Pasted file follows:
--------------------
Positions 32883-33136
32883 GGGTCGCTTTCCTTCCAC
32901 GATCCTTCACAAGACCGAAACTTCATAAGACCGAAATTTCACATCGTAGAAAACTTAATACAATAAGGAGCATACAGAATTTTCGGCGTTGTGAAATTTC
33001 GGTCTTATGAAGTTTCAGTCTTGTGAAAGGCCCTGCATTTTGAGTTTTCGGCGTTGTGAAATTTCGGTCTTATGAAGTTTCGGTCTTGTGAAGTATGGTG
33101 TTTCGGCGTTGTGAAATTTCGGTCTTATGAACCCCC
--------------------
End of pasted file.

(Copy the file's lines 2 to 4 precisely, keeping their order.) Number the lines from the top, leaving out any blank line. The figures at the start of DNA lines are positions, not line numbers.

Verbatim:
32883 GGGTCGCTTTCCTTCCAC
32901 GATCCTTCACAAGACCGAAACTTCATAAGACCGAAATTTCACATCGTAGAAAACTTAATACAATAAGGAGCATACAGAATTTTCGGCGTTGTGAAATTTC
33001 GGTCTTATGAAGTTTCAGTCTTGTGAAAGGCCCTGCATTTTGAGTTTTCGGCGTTGTGAAATTTCGGTCTTATGAAGTTTCGGTCTTGTGAAGTATGGTG